(Photo: Wikimedia Commons)
(Photo: Wikimedia Commons)
(Photo: Wikimedia Commons)

(The Washington Post) – Ahh, chocolate. There probably isn’t a more magical ingredient on earth than the sweet, dark brown flavoring used for more than 3,000 years. Today most chocolate is consumed in the form of candy — a development that has sparked heated debate among scientists about what that’s doing to our health.

Common sense tells us that too much of something so fatty and full of calories is a bad thing.

But a surprising number of studies have found that dark chocolate can reduce the risk of death from a heart attack, decrease blood pressure and help those with chronic fatigue syndrome. Consumers have been so eager to justify indulging in their chocolate cravings that earlier this year many were duped by a fake study that purported to show that chocolate helps in weight loss. (The study, which was not peer-reviewed, was an attempt by a science journalist, with a Ph.D. degree, to shame media outlets who he said have a history of misreporting or misinterpreting research.)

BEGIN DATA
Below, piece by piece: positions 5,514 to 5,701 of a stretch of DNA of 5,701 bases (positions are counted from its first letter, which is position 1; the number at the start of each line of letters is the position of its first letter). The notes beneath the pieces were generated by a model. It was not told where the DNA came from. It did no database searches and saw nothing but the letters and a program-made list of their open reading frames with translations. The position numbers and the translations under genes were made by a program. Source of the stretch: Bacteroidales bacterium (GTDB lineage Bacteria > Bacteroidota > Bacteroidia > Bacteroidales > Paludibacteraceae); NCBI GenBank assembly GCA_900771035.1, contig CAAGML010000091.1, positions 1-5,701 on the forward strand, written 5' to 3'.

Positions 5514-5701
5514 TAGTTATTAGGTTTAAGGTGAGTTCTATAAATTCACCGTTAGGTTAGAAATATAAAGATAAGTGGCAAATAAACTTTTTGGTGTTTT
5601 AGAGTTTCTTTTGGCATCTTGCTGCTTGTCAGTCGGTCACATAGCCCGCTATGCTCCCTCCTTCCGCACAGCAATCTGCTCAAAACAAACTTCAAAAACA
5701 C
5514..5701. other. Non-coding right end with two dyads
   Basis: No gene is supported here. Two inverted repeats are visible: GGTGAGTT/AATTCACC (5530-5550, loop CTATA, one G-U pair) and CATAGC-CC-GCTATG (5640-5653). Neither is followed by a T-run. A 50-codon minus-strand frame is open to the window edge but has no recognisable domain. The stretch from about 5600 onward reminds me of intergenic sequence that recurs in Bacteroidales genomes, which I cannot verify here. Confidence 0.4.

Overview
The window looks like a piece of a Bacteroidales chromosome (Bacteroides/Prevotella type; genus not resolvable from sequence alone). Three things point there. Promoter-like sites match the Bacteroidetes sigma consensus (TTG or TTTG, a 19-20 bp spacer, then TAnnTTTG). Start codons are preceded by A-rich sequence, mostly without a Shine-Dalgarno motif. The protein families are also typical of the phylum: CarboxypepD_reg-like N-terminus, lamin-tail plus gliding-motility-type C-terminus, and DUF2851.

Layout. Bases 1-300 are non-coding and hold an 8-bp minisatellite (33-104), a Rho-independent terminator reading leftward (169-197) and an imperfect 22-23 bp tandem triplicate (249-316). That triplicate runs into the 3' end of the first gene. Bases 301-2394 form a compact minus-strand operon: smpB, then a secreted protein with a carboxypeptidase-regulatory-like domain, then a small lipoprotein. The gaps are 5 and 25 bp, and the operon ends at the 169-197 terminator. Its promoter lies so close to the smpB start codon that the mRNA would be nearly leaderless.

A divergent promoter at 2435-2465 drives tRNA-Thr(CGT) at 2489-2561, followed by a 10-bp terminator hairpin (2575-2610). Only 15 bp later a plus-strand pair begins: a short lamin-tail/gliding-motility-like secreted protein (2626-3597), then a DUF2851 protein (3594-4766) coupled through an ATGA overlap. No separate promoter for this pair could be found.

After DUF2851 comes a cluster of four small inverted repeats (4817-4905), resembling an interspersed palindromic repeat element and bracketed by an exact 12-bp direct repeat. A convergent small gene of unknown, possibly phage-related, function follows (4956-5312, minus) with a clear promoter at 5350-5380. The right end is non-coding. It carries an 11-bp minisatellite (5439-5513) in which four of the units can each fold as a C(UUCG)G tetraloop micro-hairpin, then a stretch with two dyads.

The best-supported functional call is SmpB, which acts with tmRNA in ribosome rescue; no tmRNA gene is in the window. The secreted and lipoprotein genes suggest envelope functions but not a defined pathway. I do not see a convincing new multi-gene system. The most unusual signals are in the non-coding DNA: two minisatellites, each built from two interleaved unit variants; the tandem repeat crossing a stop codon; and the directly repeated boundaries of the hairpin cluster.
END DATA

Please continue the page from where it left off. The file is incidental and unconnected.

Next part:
The question for many chocolate lovers has been at what point are you having too much of a good thing. That is, is there an optimal “dose” for chocolate eating?


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